The first hint that a new type of matter may exist came in 1982. "Twenty five years ago we thought we understood everything about how matter changes phase," says Wen. "Then along came an experiment that opened up a whole new world."Learn more at NewScientist.
In the experiment, electrons moving in the interface between two semiconductors behaved as though they were made up of particles with only a fraction of the electron's charge. This so-called fractional quantum hall effect (FQHE) suggested that electrons may not be elementary particles after all. However, it soon became clear that electrons under certain conditions can congregate in a way that gives them the illusion of having fractional charge - an explanation that earned Laughlin, Horst Störmer and Daniel Tsui the Nobel prize (New Scientist, 31 January 1998, p 36).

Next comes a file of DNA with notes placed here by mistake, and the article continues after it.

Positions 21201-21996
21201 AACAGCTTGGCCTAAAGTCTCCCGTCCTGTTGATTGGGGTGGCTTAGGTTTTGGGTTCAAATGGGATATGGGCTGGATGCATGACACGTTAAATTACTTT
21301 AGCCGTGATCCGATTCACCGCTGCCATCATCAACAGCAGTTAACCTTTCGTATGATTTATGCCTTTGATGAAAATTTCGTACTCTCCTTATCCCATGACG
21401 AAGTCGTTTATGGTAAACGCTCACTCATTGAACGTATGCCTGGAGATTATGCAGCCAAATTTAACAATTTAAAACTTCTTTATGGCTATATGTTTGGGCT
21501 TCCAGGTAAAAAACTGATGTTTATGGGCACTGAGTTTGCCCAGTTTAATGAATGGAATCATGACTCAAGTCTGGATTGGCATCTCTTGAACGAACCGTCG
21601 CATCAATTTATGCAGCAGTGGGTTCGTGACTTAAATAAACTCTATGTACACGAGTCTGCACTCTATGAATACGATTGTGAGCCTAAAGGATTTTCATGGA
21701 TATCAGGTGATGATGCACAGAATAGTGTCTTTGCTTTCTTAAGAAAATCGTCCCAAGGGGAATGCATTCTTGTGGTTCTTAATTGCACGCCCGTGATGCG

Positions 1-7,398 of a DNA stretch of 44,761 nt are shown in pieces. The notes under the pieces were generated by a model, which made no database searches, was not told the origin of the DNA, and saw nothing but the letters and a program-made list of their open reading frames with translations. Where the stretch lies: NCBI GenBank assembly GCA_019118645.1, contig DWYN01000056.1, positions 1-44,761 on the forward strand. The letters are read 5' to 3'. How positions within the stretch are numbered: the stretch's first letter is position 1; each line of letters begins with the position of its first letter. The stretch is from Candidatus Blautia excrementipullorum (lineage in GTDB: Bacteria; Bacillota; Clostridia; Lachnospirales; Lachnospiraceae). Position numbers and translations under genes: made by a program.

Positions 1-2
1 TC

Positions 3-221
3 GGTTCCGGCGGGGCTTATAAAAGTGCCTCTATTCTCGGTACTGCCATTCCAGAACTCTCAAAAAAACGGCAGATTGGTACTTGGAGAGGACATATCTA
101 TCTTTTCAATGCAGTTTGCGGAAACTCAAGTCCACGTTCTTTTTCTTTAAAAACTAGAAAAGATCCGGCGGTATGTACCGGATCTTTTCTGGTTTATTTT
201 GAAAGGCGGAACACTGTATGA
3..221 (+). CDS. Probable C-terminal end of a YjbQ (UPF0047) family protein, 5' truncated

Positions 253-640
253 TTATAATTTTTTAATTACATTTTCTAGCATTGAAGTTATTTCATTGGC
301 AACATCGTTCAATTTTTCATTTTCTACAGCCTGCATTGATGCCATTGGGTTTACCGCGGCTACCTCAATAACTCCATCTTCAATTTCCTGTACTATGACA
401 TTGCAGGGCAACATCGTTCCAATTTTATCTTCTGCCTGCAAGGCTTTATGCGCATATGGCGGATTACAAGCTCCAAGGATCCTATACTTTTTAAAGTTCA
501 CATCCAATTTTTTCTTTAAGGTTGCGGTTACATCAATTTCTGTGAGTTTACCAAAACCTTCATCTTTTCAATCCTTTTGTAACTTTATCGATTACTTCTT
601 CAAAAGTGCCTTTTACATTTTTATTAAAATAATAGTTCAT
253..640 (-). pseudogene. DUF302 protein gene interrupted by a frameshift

Wen suspected that the effect could be an example of a new type of matter. Different phases of matter are characterised by the way their atoms are organised. In a liquid, for instance, atoms are randomly distributed, whereas atoms in a solid are rigidly positioned in a lattice. FQHE systems are different. "If you take a snapshot of the position of electrons in an FQHE system they appear random and you think you have a liquid," says Wen. But step back, and you see that, unlike in a liquid, the electrons dance around each other in well-defined steps.
Is the Universe a string-net liquid?
Posted on Sunday, Apr 29 2007 @ 11:21 CEST by Thomas De Maesschalck
Scientists at the Massachusetts Institute of Technology and Harvard University have come up with a new prediction for a new state of matter, and even a new picture of the nature of space-time itself: